The magic of the moment

Un bol de prunes (Jean-Baptiste Siméon Chardin, 1699-1779)

Un bol de prunes (Jean-Baptiste Siméon Chardin, 1699-1779)

The magic of the moment by Jean-Claude Kaufmann

There’s so much going on behind the scenes in the word « well-being. » A huge sensory revolution that draws us in – and we’re not always totally aware of what’s happening!

A well-being revolution
Forget the one-dimension, easily quantifiable version of happiness from the Sixties that was particularly physically orientated. Well-being is a deeply existential and endless search, as the word itself indicates when the penny drops and you hear it correctly as ‘being well’. The desire for well-being compels the individual to actively seek out a concrete and palpable version of happiness, a modern quest of the Holy Grail that is, sadly, often too elusive. Well-being is happiness encapsulated right in the moment, the patient accumulation of endless tiny pleasures resulting from the smallest of gestures such as admiring a beautiful decorative item or touching a silly object. This new quest involves a metamorphosis of every aspect of our daily lives, mechanical buttons are replaced by the tactile touch of digital controls, even the sweep of a sponge can be less abrasive than at first thought and subtly generate pleasant sensations. For this new art involves turning dust into gold dust and delighting the senses with scent, colour and a touch that caresses. And no more so than in the home, this little world within a world, that we dream of being full of beauty and relaxing comfort. The home environment is first and foremost a sensory envelope.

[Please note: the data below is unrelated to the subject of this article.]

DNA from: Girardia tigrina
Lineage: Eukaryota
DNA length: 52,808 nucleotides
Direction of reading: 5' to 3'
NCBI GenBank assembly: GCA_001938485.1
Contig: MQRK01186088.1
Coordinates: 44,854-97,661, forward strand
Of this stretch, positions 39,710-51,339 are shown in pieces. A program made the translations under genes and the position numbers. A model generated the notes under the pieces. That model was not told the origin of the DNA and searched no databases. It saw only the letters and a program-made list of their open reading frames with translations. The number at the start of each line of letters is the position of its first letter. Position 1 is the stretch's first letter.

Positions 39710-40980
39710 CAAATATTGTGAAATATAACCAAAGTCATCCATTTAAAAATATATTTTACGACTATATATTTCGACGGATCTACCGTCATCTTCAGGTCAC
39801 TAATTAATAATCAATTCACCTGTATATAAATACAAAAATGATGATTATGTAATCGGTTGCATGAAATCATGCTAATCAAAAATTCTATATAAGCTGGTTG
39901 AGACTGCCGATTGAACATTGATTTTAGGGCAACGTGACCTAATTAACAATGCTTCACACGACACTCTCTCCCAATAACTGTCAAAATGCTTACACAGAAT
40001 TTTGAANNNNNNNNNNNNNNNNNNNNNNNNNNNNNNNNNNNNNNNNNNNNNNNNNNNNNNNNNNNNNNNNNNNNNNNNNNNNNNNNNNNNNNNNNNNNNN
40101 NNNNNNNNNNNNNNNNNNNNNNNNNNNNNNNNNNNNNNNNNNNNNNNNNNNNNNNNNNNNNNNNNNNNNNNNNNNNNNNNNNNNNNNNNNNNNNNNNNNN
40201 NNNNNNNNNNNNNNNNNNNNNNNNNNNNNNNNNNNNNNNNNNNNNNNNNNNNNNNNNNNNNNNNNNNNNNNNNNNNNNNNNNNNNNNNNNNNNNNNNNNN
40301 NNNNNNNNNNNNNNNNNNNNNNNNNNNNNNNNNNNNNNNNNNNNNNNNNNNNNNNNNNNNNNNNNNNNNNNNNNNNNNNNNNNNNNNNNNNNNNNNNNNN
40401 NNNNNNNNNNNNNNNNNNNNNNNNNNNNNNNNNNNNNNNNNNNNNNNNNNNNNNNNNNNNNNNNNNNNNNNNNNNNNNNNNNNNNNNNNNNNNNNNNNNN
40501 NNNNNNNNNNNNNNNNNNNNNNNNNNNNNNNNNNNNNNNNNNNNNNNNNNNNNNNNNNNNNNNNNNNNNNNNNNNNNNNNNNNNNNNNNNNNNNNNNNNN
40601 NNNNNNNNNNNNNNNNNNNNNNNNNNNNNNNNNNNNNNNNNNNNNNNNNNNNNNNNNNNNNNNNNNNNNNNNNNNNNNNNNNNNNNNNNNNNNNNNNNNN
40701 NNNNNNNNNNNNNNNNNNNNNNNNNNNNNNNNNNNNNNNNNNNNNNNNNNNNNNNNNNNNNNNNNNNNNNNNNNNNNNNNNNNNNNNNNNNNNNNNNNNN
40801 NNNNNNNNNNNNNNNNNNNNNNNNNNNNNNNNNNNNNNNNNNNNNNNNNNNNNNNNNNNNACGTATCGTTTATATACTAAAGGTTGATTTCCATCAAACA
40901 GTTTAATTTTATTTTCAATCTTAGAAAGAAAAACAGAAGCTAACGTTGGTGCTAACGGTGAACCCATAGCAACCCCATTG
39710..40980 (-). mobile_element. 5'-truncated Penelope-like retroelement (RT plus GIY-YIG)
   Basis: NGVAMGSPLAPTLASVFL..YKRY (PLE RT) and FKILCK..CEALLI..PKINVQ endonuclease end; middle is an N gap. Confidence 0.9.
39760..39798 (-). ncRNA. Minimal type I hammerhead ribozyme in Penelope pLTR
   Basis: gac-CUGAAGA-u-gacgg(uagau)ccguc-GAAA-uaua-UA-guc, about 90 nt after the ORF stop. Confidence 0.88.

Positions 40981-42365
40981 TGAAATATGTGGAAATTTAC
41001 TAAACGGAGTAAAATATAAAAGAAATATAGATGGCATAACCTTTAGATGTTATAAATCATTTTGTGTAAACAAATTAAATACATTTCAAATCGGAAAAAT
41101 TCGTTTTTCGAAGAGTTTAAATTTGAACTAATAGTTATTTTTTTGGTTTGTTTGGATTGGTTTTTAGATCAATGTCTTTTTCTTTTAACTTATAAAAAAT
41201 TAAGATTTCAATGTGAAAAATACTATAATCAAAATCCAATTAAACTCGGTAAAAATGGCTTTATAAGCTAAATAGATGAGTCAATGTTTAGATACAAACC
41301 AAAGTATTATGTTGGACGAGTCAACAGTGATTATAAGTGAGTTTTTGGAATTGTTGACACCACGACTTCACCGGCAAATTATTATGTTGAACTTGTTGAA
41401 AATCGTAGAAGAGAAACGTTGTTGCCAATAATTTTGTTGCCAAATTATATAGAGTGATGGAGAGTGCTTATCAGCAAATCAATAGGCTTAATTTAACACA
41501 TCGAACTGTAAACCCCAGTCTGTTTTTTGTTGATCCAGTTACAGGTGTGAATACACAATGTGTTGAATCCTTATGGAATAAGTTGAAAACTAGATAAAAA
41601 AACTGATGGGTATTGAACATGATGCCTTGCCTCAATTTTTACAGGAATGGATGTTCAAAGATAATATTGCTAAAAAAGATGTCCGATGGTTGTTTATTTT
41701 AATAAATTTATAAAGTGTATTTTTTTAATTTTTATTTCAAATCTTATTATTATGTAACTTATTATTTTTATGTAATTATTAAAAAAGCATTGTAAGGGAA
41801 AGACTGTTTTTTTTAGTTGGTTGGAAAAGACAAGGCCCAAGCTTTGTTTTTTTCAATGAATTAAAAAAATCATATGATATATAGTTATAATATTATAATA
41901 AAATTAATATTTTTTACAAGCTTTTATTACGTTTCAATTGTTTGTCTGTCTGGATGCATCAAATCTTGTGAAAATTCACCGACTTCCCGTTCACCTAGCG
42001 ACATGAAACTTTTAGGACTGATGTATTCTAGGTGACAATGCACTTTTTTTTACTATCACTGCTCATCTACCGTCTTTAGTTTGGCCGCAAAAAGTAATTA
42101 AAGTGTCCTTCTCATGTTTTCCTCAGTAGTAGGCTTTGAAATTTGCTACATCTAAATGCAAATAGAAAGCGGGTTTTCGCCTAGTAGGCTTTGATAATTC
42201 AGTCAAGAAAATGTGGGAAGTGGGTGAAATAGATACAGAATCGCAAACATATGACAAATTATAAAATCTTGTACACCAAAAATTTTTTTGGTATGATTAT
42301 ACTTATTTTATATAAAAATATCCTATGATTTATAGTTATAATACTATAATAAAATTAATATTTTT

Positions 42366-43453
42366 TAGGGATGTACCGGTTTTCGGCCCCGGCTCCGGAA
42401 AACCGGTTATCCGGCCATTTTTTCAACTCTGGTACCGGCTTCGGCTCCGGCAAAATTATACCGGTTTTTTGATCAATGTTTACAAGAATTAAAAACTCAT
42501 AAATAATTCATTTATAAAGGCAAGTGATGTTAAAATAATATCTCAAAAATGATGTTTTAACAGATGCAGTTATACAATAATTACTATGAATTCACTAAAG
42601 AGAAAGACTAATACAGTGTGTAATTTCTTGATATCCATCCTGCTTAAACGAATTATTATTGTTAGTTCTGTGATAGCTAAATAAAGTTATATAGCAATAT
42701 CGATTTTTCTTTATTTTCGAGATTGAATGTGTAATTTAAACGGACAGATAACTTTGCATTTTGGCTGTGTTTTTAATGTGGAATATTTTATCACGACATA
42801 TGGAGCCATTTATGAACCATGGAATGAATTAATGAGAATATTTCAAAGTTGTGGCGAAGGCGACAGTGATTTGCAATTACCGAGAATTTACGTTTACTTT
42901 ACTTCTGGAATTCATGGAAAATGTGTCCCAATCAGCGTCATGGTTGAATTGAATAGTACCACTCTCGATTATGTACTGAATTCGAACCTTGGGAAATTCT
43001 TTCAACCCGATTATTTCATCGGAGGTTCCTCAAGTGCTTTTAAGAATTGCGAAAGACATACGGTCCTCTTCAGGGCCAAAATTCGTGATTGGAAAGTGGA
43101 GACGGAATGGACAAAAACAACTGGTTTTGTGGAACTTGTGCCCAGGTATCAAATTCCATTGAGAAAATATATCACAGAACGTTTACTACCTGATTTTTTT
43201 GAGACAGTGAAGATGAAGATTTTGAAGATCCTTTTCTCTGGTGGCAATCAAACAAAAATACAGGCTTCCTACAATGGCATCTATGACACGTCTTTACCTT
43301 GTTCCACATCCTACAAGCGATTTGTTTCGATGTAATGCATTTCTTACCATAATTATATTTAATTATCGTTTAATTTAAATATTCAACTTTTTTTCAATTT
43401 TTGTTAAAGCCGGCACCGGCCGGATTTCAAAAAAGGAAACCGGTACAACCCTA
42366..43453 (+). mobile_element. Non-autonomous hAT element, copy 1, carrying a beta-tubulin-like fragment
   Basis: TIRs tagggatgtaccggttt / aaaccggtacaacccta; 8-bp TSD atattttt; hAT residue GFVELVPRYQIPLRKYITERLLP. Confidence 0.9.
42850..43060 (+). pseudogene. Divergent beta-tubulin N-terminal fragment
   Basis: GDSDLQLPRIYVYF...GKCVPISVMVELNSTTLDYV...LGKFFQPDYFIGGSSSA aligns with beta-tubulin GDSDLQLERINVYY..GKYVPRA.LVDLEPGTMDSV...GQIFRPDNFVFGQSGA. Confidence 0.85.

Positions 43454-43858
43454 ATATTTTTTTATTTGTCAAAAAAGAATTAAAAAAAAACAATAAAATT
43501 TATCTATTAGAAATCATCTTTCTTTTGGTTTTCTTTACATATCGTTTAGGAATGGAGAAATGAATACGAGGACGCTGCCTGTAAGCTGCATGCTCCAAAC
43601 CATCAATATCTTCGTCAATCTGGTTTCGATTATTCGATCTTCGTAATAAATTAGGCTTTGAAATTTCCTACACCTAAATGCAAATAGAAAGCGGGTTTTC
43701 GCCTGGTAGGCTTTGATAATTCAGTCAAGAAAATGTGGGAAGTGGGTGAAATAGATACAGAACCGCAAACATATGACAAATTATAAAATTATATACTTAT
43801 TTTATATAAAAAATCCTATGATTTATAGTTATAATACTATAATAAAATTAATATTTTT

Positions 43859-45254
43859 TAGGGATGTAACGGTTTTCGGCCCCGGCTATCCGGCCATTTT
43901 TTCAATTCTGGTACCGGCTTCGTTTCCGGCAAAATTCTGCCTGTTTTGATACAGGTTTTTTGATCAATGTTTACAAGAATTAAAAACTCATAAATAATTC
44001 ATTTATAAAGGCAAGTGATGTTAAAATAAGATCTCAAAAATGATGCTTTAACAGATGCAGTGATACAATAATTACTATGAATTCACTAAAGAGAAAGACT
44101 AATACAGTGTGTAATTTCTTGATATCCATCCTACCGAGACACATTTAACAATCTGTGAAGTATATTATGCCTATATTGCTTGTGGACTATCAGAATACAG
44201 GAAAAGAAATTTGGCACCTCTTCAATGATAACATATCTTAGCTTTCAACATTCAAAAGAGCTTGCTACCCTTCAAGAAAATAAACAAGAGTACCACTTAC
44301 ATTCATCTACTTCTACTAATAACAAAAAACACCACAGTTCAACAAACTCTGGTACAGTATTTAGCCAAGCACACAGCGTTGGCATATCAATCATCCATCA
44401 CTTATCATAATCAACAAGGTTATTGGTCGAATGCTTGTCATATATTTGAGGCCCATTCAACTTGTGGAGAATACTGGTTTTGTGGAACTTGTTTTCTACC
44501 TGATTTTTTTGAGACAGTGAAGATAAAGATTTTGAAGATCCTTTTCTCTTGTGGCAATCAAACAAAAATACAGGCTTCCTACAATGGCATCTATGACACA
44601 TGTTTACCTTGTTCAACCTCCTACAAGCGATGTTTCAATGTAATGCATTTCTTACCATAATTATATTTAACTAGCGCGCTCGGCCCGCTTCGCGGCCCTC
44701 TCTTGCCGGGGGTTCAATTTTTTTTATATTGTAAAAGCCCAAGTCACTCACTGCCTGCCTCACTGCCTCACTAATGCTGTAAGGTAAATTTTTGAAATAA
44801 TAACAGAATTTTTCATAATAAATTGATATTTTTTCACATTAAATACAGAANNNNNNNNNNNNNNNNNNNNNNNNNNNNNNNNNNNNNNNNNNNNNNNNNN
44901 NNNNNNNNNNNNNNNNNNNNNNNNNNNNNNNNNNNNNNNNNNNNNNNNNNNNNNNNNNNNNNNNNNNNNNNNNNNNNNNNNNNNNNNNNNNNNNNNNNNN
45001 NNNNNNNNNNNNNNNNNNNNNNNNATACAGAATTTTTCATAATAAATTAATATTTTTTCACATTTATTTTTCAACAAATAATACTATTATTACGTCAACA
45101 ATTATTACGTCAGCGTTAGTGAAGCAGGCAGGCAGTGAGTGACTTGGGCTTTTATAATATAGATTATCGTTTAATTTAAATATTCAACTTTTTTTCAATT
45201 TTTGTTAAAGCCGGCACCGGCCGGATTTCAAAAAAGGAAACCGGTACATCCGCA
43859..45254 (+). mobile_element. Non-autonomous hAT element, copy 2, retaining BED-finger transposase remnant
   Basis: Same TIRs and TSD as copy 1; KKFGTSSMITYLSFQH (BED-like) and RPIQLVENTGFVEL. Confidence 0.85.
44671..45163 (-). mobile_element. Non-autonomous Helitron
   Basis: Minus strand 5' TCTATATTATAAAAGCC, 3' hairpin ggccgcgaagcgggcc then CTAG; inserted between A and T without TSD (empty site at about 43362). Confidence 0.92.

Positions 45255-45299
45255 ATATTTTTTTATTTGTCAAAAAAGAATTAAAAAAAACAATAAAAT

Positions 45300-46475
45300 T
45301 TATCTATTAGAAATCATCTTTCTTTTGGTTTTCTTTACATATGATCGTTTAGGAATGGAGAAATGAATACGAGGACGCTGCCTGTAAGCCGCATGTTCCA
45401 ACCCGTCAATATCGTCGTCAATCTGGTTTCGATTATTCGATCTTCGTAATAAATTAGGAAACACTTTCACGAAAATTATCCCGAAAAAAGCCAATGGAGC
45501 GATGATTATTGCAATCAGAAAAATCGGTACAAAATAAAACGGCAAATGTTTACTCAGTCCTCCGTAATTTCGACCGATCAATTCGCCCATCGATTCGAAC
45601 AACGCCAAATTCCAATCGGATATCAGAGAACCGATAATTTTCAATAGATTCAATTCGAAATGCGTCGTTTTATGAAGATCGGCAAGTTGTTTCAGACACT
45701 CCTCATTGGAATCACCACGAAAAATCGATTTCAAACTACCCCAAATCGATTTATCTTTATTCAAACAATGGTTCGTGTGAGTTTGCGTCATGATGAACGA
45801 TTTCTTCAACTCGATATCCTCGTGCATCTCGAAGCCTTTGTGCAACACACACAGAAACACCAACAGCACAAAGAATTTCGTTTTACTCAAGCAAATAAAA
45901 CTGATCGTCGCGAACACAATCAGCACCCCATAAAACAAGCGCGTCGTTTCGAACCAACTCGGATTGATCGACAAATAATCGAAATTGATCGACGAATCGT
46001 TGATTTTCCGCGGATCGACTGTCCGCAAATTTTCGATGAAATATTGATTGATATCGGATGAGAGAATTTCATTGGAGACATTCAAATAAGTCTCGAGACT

New culture of the senses
We can delve further and further in to our perception of well-being and discover new dimensions of this happiness that has actually been experienced at any moment. And that’s because this particular experience is based on our sensations – letting the work of the five senses gradually spread their wings. Experimental psychological research has demonstrated for example that the eye is capable of capturing the information within an image in a fraction of a second faster than a few years ago. And the same goes for hearing, taste and touch. Moreover, we are becoming increasingly skilful at enjoying tiny sensations that were barely perceived before and triggered nothing. It has somehow become the most common art of our time: knowing how to transform the ordinary into something special, creating a little magic in the moment courtesy of our senses.


Jean-Claude Kaufmann, sociologist and research director at CNRS (the French national research centre), is the author of the book La chaleur du foyer (Méridiens-Klincksieck).